The OECD Library & Archives collection dates from 1947, including records from the Committee for European Economic Co-operation (CEEC) and the Organisation for European Economic Co-operation (OEEC), predecessors of today's OECD. External researchers can consult OECD publications and archival material on the OECD premises by appointment.

The OECD releases between 300 and 500 books each year. The publications are updated accordingly to the OECD iLibrary. Most books are published in English and French. The OECD flagship titles include:

  • The OECD Economic Outlook, published twice a year. It contains forecast and analysis of the economic situation of the OECD member countries.
  • The Main Economic Indicators, published monthly. It contains a large selection of timely statistical indicators.
  • The OECD Factbook, published yearly and available online, as an iPhone app and in print. The Factbook contains more than 100 economic, environmental and social indicators, each presented with a clear definition, tables and graphs. The Factbook mainly focuses on the statistics of its member countries and sometimes other major additional countries. It is freely accessible online and delivers all the data in Excel format via StatLinks.
  • The OECD Communications Outlook and the OECD Internet Economy Outlook (formerly the Information Technology Outlook), which rotate every year. They contain forecasts and analysis of the communications and information technology industries in OECD member countries and non-member economies.
  • In 2007 the OECD published Human Capital: How what you know shapes your life, the first book in the OECD Insights series. This series uses OECD analysis and data to introduce important social and economic issues to non-specialist readers. Other books in the series cover sustainable development, international trade and international migration.

All OECD books are available on the OECD iLibrary, the online bookshop or OECD Library & Archives.[1]

OECD Observer, an award-winning magazine[2] launched in 1962.[40] The magazine appeared six times a year until 2010, and became quarterly in 2011 with the introduction of the OECD Yearbook,[3] launched for the 50th anniversary of the organisation.[41] The online and mobile[42] editions are updated regularly. News, analysis, reviews, commentaries and data on global economic, social and environmental challenges. Contains listing of the latest OECD books, plus ordering information.[43] An OECD Observer Crossword was introduced in Q2 2013.[44]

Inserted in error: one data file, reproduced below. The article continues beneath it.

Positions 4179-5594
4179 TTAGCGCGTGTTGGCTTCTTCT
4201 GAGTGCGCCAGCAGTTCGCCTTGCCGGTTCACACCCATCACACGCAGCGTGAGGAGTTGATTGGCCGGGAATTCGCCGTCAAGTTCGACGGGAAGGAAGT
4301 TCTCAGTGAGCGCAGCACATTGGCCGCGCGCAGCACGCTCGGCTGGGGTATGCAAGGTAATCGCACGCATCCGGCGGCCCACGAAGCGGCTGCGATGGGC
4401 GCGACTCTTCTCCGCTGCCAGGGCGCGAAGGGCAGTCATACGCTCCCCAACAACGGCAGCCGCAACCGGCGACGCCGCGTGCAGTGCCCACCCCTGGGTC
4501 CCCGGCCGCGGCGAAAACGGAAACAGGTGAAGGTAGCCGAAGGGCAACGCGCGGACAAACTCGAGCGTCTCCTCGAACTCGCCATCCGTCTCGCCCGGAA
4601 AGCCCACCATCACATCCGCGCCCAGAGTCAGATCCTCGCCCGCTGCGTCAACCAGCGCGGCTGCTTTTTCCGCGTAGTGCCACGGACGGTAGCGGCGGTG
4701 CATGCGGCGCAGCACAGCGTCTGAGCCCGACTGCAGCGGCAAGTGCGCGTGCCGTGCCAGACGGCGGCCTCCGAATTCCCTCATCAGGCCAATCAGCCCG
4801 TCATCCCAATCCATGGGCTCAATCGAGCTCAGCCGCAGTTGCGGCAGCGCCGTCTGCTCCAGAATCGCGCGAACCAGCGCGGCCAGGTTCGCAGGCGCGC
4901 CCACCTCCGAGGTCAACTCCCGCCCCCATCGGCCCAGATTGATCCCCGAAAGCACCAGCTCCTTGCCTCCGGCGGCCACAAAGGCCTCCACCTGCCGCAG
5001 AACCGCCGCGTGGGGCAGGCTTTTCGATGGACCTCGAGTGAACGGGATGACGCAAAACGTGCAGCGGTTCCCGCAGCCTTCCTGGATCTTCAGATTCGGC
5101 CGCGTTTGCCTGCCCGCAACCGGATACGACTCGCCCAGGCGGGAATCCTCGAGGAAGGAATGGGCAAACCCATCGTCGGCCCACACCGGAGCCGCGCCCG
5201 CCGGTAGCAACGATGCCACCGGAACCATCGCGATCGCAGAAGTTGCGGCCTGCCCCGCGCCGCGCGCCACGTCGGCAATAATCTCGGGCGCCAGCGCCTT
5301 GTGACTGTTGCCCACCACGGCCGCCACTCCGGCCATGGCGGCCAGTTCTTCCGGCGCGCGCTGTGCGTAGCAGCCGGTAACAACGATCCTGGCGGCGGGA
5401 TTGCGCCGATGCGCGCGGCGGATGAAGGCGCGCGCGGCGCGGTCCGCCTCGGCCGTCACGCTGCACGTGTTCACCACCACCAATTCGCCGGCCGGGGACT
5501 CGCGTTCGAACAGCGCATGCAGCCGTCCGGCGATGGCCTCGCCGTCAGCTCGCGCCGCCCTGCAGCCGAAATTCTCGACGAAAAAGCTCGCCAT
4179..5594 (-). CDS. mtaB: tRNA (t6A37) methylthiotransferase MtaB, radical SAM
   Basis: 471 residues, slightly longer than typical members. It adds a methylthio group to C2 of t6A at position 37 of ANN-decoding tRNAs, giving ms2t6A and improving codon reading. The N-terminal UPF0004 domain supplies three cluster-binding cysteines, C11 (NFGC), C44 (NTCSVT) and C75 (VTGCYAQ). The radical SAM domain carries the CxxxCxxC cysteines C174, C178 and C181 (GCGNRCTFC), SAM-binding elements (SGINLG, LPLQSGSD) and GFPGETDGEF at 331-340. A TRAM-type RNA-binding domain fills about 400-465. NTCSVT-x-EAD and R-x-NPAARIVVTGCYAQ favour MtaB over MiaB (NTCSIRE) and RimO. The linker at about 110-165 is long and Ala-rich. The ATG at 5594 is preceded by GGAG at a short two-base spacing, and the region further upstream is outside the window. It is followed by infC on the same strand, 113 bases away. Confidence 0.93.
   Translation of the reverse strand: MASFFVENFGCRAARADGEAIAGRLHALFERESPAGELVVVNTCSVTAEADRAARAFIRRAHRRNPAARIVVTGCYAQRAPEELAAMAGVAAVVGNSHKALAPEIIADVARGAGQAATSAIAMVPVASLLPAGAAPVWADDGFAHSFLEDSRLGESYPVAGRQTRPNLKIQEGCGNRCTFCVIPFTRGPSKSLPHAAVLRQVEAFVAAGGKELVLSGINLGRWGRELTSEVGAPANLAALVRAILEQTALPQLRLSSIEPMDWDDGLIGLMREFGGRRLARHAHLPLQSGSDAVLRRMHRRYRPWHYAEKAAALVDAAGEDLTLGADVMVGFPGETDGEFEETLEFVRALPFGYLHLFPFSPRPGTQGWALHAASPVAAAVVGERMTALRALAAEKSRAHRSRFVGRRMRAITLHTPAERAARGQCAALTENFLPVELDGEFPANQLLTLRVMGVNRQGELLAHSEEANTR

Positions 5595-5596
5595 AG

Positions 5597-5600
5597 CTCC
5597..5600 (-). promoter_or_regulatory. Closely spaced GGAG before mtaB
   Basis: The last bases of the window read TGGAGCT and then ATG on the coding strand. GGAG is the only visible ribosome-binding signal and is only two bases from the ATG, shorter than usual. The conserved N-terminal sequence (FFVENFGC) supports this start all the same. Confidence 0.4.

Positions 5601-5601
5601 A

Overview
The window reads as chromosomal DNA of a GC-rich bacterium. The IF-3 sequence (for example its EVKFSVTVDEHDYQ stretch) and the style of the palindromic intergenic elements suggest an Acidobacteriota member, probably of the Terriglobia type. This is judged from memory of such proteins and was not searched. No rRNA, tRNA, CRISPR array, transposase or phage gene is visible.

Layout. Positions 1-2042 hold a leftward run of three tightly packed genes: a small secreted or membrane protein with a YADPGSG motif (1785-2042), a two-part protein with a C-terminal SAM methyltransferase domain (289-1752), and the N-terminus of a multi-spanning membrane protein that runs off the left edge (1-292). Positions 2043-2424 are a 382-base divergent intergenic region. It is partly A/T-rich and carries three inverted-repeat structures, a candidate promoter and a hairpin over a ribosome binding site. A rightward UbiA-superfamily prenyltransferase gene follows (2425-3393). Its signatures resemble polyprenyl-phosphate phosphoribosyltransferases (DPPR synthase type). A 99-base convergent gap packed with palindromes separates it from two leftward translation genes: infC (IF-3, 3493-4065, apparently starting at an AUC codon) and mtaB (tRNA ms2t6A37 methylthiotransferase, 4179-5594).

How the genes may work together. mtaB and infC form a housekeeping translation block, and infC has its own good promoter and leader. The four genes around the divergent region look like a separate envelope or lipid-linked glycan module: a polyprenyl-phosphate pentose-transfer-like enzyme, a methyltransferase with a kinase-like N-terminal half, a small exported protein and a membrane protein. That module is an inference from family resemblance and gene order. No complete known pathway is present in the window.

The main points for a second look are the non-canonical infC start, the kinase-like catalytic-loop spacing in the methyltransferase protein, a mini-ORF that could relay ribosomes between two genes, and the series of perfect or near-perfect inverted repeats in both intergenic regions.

The OECD is known as a statistical agency, as it publishes comparable statistics on a wide number of subjects. In July 2014, the OECD publicly released its main statistical databases through the OECD Data Portal [97] , an online platform that allows visitors to create custom charts based on official OECD indicators.[45][46]

OECD statistics are available in several forms:

  • as interactive charts on the OECD Data Portal,
  • as interactive databases on iLibrary together with key comparative and country tables,
  • as static files or dynamic database views on the OECD Statistics portal,
  • as StatLinks (in most OECD books, there is a URL that links to the underlying data).

There are 15 working papers series published by the various directorates of the OECD Secretariat. They are available on iLibrary, as well as on many specialised portals.

The OECD is responsible for the OECD Guidelines for the Testing of Chemicals, a continuously updated document that is a de facto standard (i.e., soft law).

It has published the OECD Environmental Outlook to 2030, which shows that tackling the key environmental problems we face today—including climate change, biodiversity loss, water scarcity, and the health impacts of pollution—is both achievable and affordable.

Structure


The OECD's structure consists of three main elements:

  • The OECD member countries, each represented by a delegation led by an ambassador. Together, they form the OECD Council. Member countries act collectively through Council (and its Standing Committees) to provide direction and guidance to the work of Organisation.
  • The OECD Substantive Committees, one for each work area of the OECD, plus their variety of subsidiary bodies. Committee members are typically subject-matter experts from member and non-member governments. The Committees oversee all the work on each theme (publications, task forces, conferences, and so on). Committee members then relay the conclusions to their capitals.
  • The OECD Secretariat, led by the Secretary-General (currently Ángel Gurría), provides support to Standing and Substantive Committees. It is organised into Directorates, which include about 2,500 staff.